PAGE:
July 2006
Volume 2, Number 4
Table of Contents

Improving Your Work Product: Essential Word Skills for Lawyers

By Adriana Linares

It used to be that the recipient of your very pricey legal documents could not see how your documents were fashioned. Fax machines and snail-mail kept all “dupe and revise” and real cutting and pasting efforts hidden behind a physical curtain. That is certainly not the case these days as a simple push of the "Show/Hide" button in any word processor swings the hood of your document wide open for all to see. Every tap of the keyboard is revealed as easily as potentially dangerous hidden data. Along with what the eye can see, also consider that your client or a co-editor can also gauge how much you or your secretary know – or worse, DON’T know – about creating professional documents. From the moment you hit Send, the points you are trying to make can be lost on the recipient who is struggling to understand the flow of your document via their monitor.

If you must send documents in Word (as opposed to the natural-first-choice of Adobe PDF) then you might consider taking some time to learn how to properly format text in Word. There's a lot to learn so we’ll start small and review some basics that every attorney can and should master.

Understand Cut/Copy and Paste Option in Word

If you only learn one thing make it this: understand how to cut or copy text from your original document and paste into the document you have open in Word (or WordPerfect).

When you paste text from another document, an email or even a web page the original formatting is often retained. That is, if you copy a paragraph from an old WordPerfect document that was automatically numbered, Courier New and font size 12 then paste it into Word, Word will paste it with “as-is”. What you most likely want is to have the copied/pasted text to blend seamlessly into your current document which might be Times New Roman, 12, justified and using Word’s own numbering system. So how can this be accomplished?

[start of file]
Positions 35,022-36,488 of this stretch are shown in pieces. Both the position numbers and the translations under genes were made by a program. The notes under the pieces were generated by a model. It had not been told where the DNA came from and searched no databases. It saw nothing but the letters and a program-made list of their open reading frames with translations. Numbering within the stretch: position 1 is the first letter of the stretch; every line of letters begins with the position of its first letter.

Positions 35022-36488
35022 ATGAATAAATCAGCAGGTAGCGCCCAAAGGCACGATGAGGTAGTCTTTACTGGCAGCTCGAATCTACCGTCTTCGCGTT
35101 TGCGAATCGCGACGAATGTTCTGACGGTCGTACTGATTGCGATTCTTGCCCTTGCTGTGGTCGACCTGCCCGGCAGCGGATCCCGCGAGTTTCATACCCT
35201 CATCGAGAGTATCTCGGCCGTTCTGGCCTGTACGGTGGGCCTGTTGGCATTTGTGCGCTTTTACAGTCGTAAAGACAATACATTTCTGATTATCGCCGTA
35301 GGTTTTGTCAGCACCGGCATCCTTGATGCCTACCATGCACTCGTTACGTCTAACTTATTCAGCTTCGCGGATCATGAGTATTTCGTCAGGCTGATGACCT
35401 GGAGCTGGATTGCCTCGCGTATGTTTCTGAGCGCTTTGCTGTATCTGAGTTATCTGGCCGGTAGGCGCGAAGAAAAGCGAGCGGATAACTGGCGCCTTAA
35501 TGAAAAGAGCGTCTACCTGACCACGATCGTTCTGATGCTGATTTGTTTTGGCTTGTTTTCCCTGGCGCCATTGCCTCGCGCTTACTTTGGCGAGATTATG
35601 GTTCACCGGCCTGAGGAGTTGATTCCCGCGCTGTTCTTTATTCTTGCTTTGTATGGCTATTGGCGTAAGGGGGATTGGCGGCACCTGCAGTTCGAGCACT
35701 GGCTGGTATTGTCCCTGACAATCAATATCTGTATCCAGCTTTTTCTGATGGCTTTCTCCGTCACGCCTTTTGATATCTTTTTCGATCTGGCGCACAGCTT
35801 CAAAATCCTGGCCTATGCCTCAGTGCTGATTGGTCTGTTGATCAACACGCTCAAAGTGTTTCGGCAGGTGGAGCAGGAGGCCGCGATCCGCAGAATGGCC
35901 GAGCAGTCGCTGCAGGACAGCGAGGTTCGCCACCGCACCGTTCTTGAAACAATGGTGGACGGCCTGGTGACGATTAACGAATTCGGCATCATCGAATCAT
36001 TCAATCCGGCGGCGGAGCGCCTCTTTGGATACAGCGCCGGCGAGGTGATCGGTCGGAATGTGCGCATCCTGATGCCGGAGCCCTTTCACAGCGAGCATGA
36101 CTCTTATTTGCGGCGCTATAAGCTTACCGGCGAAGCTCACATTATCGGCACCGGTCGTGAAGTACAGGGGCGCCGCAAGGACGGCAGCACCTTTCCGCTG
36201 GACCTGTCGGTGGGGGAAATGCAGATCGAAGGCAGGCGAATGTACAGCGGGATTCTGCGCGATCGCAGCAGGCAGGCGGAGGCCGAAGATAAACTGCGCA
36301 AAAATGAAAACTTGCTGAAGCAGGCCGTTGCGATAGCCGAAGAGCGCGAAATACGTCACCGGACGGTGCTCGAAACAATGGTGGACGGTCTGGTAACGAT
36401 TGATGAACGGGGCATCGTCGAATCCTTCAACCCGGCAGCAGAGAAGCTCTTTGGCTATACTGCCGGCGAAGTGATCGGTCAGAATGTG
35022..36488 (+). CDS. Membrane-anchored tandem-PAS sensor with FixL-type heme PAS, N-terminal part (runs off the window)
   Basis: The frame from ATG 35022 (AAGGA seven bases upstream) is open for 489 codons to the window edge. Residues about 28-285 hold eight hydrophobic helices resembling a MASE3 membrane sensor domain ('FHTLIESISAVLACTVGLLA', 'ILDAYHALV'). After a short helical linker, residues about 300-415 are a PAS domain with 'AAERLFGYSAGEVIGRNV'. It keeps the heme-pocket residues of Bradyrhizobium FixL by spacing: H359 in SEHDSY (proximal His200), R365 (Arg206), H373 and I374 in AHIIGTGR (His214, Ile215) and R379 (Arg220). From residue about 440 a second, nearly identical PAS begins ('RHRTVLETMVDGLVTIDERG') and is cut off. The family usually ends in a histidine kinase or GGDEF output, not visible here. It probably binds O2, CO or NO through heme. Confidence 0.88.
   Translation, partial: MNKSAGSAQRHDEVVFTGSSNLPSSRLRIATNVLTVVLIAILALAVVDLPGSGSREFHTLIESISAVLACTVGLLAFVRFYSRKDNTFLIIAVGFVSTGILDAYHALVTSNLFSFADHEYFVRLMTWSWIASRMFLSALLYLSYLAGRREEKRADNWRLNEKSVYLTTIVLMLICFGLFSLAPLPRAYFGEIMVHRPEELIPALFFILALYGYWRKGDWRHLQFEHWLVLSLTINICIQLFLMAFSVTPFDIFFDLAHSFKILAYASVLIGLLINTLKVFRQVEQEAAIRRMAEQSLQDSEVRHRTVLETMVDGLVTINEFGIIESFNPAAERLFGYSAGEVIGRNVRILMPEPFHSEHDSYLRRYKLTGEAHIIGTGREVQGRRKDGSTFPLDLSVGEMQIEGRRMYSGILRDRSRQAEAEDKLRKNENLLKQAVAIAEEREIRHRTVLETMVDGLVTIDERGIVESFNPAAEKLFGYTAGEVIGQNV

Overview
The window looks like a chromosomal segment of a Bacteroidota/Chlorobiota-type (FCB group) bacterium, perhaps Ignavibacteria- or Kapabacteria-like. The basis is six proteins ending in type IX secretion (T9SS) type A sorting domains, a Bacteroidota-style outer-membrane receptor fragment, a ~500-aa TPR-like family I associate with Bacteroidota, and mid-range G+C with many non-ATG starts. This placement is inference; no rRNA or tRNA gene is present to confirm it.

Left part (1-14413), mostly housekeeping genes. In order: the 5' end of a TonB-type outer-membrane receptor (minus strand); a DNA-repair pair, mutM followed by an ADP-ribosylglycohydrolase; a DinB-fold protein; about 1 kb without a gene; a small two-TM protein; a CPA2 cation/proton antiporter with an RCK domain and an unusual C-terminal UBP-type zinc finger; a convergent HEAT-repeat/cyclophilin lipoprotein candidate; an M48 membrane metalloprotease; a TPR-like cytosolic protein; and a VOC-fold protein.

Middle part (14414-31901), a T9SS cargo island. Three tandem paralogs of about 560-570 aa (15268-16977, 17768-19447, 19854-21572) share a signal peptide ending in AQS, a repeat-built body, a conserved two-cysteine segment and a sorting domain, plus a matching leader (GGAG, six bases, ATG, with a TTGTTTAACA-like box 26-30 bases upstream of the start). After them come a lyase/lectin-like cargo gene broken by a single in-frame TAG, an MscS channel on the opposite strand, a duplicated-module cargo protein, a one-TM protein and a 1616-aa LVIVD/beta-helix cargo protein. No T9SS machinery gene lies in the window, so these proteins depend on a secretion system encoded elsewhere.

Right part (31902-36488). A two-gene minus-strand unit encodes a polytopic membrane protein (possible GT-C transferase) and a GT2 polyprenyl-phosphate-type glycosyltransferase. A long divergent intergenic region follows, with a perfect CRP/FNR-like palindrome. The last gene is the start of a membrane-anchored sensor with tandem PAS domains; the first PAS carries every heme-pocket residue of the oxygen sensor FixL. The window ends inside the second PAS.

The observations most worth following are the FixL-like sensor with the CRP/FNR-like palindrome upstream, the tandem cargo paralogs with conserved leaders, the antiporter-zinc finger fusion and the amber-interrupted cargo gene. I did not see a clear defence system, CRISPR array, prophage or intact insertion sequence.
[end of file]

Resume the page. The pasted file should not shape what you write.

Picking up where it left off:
The classic method of pasting text without formatting is to go to Edit > Paste Special > Unformatted (or a similar option, like Text). This still works and is great but can be considered The Long Way.

When you paste in Word, you should automatically see a Paste Options icon (which appears as a clipboard). Upon sight, you can click directly on that icon (or you can simply ignore it to see a list of handy paste options which are:

  • Keep original formatting: think of  “as-is” – the text is pasted just as it you saw it when you selected it to paste. You can also add a “without guarantee” caveat. This option is usually the least desired as hidden codes or text can often wreak havoc in Word.
  • Match Destination Formatting: changes the text formatting of the pasted to match that of the surrounding text and paragraph. This option is better than Keep Source Formatting, but not as good as…
  • Keep Text Only: which strips all previously applied formatting, leaves text good as new as if you had typed it from scratch.

If you don’t see the Paste Options Icon, go to Tools > Options > Edit Tab and place a check in the “Show Past Options Button” box.

Keep it Together: How to Keep phrases from breaking to the next line

A non-breaking space is a special character you can insert between text that you don't want split on two lines. All sorts of word-processing acrobatics have been witnessed in attempt to keep a date, a name or a special phrase on the same line. All these efforts, of course, futile as there is no guarantee that formatting will stick from one computer to the next. But why go through all that when simple brute force will do? Hold Ctrl + Shift + the Spacebar to insert non-breaking spaces between the text you want to force together.

Why Does Word Do That?